An 8-day week was used in early Roman calendars. The week consisted of the days of the week, named after the Sun, Moon, and five visible planets: Monday, Tuesday, Wednesday, Thursday, Friday, Saturday, and Sunday. However, there was an additional market day called the nundinae. This was a sort of resting day for the ruling class, or a day to go to the markets. However, when the calendar attempted to include both 7-day and 8-day weeks, the 8-day week fell out of fashion in favor of the 7-day week because people simply preferred the rhythm of a 7-day week. The 7-day week was officially established as a part of the Roman calendar by Constantine in 321 AD.

Roman Calendar: Months

As previously mentioned, because the ancient Roman calendar navigated each month using visual references to the lunar cycle, both the 12-month and 10-month calendars were still short either a few or many days, respectively. If the calendar year was left short of the true solar year, then the calendar year would quickly fall out of alignment with the seasons. The prehistory Romans avoided any shift of seasonal alignment of the months by having a period during winter where the calendar was temporarily suspended.

During Romulus' 10-month calendar, the year only tracked 304 days. Again, this would have caused the Roman calendar months to quickly fall out of alignment with the seasons. During this version of the Roman calendar, the year still contained some 50 remaining days muddled into the winter season. These muddled days are called an intercalary period, and they were declared by the pontifex maximus, or a sort of chief high priest. However, this high priest could also manipulate the calendar year for political gain. That is, he could lengthen a year during which his political allies were in power and shorten a year in which his enemies had control. This occurred sometimes in Roman history, throwing the calendar year out of alignment with the seasons.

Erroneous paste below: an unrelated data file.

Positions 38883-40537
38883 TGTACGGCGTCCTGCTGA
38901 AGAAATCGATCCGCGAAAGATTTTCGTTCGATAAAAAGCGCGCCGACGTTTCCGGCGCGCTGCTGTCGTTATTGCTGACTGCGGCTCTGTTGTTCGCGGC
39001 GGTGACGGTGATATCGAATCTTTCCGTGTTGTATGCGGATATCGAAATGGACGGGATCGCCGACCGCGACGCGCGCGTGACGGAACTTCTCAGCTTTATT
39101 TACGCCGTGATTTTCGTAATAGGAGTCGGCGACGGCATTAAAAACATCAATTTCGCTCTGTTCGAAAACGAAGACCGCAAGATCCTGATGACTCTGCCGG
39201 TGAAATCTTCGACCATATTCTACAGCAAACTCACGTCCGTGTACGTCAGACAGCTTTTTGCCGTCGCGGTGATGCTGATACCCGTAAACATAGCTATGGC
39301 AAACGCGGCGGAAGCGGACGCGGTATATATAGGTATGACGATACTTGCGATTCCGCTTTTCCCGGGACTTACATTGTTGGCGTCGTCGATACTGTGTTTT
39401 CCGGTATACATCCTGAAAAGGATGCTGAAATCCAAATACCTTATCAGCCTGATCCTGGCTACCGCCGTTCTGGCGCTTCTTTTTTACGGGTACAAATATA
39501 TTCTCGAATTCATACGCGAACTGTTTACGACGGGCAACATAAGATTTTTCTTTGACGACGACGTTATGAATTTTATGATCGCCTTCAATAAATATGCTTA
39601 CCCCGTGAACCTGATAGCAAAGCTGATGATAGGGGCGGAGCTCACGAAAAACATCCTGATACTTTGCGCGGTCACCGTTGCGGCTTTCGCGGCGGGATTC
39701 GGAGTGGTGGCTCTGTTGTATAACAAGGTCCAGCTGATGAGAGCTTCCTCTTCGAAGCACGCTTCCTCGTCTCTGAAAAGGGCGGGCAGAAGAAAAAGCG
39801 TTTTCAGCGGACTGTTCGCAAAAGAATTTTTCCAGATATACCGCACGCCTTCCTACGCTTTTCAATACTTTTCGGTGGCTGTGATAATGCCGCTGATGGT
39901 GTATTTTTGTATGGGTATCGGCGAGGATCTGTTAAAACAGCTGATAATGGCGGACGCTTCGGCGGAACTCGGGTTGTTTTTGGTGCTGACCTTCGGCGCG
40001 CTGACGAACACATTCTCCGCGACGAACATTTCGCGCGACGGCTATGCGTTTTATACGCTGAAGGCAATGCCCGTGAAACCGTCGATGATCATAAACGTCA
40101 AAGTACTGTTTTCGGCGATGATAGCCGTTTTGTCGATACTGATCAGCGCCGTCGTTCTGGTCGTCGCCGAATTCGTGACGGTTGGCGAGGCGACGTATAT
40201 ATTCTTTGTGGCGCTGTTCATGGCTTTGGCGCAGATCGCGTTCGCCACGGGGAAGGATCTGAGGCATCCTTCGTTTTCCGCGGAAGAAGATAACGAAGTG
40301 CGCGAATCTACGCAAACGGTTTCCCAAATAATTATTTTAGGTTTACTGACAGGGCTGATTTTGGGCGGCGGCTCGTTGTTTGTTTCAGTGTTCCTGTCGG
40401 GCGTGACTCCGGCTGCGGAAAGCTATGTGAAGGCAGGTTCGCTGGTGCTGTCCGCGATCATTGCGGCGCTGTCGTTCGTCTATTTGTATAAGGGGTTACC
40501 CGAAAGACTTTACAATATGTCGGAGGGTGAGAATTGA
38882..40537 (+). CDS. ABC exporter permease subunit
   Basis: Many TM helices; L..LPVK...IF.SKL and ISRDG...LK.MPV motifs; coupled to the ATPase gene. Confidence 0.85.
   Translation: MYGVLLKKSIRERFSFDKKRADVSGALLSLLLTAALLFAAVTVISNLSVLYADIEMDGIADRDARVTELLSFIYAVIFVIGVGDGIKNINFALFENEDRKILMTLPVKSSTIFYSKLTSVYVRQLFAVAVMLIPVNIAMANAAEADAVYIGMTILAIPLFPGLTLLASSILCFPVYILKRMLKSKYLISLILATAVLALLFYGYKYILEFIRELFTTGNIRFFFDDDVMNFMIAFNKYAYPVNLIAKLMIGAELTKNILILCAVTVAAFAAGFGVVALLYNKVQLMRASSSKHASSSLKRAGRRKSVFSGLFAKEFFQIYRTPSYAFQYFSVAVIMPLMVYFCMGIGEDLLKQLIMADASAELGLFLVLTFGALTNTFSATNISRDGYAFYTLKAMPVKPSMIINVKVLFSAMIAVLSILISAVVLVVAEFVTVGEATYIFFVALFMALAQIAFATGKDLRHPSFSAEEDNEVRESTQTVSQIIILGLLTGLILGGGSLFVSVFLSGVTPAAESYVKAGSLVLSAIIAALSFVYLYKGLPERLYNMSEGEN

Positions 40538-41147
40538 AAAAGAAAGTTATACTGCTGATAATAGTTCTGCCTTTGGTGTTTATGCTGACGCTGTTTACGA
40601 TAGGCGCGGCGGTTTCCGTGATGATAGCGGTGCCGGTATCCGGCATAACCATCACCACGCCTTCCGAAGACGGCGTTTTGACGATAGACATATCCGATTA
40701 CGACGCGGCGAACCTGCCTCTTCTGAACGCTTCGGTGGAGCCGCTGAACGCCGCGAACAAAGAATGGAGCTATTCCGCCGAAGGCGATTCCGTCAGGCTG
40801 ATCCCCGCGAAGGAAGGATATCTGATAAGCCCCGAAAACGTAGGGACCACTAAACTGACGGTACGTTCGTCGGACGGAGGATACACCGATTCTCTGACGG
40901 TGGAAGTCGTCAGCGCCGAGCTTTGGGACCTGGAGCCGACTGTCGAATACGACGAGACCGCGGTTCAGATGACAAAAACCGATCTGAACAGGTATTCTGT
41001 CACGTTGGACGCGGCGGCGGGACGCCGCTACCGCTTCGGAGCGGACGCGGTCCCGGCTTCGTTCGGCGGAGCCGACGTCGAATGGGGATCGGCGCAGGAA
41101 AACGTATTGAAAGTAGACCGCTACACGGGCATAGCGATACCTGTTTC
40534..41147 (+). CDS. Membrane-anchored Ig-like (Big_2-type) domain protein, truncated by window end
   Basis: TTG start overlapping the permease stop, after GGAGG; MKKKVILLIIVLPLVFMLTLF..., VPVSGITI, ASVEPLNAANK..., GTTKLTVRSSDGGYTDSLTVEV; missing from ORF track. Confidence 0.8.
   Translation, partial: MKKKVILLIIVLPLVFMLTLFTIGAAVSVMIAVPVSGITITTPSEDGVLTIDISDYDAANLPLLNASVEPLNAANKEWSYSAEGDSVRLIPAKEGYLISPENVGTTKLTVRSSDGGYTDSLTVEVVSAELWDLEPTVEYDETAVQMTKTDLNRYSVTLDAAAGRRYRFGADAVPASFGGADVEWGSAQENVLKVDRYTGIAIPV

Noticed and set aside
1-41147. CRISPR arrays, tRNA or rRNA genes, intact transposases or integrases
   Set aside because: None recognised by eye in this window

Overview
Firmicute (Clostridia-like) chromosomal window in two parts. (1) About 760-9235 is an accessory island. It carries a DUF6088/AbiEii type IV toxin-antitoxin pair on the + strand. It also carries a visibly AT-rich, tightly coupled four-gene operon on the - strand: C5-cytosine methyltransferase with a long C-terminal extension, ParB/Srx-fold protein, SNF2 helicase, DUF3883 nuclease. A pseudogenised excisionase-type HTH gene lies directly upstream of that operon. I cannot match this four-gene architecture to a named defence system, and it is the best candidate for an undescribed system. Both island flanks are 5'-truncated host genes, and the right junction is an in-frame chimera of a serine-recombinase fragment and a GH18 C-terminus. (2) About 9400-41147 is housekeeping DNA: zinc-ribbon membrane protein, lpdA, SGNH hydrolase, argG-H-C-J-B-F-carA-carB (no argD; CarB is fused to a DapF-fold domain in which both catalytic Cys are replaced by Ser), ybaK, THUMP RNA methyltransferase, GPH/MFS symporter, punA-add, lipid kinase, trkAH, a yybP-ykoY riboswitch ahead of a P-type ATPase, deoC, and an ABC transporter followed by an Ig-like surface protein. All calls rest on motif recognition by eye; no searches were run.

Romulus later added the additional months of January and February, and briefer intercalation occurred within February. Then the new year would begin at the first sign of a new crescent moon at the beginning of March (the kalends of March). Besides the aforementioned subtle changes to the Roman calendar and the Roman days of the week, there have been a few more changes made to the ways dates are kept and tracked.

Introduction

When we modern people study the Roman calendar, we may find its arrangement of days to be absurd. But we can definitely find familiar elements, such as the names of the months. In this lesson, we'll trace the characteristics and history of the Roman calendar, going through its designations for the days, weeks, and months.

Changes to the Roman Calendar

Julius Caesar was involved in changing the Roman calendar. The Julian reform to the calendar (or the creation of the Julian calendar) came after Julius Caesar took up the role of pontifex maximus in 63 BCE.